Eric Anderson is a Restore Justice Future Leaders Apprentice and a restorative justice leader and practitioner.
On Tuesday, August 22, I returned to the Kewanee Life Skills Re-Entry Center. I was there to help train some of the men incarcerated there to keep and hold peace circles. Peace circles are an ancient indigenous practice that involve bringing together community members to engage in a safe space in a way that allows for every person to be heard and recognized for their thoughts and feelings. This practice can resolve conflicts, and allow people to grieve, celebrate, or participate in any other community gathering. Having taken the four-day training offered by Precious Blood Ministry of Reconcilliation’s Sister Janet Ryan while I was still incarcerated at Kewanee), I can say with certainty that the power of the circle to impact people is beyond compare.
As someone who has recently been released from prison after spending part of my childhood and all of my adulthood in a jail or prison cell, reentering a prison could be an understandably triggering event. I freely admit that it was truly a triggering experience for me. The experience triggered me to really examine how profoundly impactful coming to see the members of our community who are still incarcerated could be for every person involved.
I spent 27 and a half years of my life incarcerated for a crime I committed when I was 15 years old. I wake up everyday with a hope of trying to honor those who I have hurt the most. I can never pay down the debt I owe. Every day I try to make a payment toward that debt. It is my belief that one of the ways I can make an impact is by bringing Peace Circle Keeper Training, and circles in general, into places where these kinds of restorative, trauma-informed safe spaces could never have existed before: namely prisons.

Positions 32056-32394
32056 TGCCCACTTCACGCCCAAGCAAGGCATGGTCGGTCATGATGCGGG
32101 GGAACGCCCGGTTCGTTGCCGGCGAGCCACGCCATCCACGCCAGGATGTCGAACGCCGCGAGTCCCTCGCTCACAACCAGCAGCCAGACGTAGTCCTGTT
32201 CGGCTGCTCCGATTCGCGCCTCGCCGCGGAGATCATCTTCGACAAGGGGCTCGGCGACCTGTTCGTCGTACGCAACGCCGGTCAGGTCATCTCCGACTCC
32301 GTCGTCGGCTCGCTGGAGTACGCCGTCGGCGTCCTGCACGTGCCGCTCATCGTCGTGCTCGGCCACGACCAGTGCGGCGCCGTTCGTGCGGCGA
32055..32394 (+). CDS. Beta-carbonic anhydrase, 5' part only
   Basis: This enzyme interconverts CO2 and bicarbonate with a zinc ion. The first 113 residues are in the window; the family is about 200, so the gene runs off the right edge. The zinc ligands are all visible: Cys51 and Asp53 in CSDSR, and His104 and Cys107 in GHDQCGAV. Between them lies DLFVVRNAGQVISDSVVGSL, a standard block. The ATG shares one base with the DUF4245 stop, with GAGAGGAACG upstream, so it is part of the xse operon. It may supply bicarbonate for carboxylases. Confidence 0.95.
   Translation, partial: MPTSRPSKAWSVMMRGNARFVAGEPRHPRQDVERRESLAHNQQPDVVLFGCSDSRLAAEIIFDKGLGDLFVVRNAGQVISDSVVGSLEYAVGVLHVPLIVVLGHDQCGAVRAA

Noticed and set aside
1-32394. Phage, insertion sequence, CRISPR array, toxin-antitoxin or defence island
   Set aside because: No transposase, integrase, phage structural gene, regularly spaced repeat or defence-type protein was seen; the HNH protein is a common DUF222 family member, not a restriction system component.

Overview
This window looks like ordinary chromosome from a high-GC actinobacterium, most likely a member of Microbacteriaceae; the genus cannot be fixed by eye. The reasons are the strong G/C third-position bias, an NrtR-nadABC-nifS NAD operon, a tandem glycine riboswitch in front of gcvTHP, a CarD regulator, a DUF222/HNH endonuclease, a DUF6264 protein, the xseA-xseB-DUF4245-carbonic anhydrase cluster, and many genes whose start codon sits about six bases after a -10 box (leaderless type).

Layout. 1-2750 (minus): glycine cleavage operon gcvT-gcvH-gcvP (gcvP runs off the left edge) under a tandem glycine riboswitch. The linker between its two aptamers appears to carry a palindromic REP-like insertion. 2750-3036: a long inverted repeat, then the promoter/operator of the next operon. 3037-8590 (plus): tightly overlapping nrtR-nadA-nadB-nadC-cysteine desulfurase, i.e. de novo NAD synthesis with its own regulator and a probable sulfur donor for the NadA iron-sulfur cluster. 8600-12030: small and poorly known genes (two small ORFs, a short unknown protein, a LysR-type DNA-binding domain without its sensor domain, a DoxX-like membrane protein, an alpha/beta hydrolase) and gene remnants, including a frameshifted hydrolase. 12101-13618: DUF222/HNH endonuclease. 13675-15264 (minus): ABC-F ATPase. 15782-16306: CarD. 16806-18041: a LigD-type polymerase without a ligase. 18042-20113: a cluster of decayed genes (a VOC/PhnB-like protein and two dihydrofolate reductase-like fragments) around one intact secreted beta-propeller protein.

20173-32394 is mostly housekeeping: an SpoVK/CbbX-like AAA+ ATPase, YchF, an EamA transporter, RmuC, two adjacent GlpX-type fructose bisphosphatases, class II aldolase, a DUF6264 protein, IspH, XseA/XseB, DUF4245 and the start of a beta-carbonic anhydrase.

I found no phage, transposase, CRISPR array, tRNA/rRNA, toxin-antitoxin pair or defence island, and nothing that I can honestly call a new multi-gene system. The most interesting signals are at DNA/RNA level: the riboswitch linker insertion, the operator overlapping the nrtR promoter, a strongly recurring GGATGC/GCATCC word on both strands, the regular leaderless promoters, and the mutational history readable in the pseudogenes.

No one can ever doubt that going through the court system is a traumatic experience for everyone involved, especially if you are the defendant and you are young. The men who engaged with our training all fit that profile; most had been incarcerated from a young age, and most had served upward of 15 years. Some have served 30 or 40+ years. Most are men of color.
The traumas that we (who have experienced the insides of the prison cells) understand are hard things to come to terms with. My personal experience tells me that it is very rare to find such a supportive, understanding, and ready-made support group of people. Not only am I trying to find that space for myself, I am trying to create such spaces for those who I know need the healing that can happen to those of us who really open ourselves up to the possibility of sharing our hurts so that we can share our healing.
The most important thing for me to try and communicate right now is: 1) a thank you to all of the men who participated in our training, 2) a thank you to all the staff, faculty, and administrators who supported us, 3) a thank you to Sister Janet Ryan and Precious Blood Ministry of Reconciliation, and 4) all of the support that we have received from Restore Justice.
I hope to do much more of this work, I hope to be able to bring this program to a place where it is sustainable and evident how amazing this process can really be.